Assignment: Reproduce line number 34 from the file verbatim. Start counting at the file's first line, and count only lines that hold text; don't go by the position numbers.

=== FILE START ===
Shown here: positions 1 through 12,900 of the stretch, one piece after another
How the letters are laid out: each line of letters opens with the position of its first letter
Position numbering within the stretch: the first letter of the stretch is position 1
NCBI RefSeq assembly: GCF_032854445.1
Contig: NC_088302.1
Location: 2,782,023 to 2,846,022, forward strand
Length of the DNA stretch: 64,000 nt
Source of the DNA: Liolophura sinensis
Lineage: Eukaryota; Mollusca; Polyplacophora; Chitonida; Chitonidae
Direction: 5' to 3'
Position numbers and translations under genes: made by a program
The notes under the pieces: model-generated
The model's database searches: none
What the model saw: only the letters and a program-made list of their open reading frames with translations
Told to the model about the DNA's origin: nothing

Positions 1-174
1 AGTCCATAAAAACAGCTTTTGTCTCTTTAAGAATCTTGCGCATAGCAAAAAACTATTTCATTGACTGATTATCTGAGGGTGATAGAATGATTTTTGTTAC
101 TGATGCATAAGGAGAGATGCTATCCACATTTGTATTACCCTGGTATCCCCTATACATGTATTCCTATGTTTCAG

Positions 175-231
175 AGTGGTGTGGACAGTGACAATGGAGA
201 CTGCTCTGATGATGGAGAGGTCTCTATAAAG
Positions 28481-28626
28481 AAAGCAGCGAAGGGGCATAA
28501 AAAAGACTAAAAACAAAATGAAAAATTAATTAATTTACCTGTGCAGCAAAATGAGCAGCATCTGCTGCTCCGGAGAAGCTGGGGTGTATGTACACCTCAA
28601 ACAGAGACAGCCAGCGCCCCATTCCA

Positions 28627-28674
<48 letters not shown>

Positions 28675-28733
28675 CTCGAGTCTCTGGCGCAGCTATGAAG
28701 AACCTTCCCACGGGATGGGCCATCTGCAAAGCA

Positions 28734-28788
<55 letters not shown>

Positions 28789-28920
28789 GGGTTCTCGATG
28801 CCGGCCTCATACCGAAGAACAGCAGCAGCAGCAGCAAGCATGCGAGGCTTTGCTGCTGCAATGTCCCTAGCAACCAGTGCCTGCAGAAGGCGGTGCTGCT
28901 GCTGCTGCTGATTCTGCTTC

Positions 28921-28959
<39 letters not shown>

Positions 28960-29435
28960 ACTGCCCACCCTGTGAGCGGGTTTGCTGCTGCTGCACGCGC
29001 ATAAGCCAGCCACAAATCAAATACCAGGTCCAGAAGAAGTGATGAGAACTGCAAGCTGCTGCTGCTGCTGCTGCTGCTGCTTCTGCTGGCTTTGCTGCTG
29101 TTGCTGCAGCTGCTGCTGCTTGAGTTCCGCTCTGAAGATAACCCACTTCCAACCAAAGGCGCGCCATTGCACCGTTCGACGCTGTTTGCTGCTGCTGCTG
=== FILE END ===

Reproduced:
28789 GGGTTCTCGATG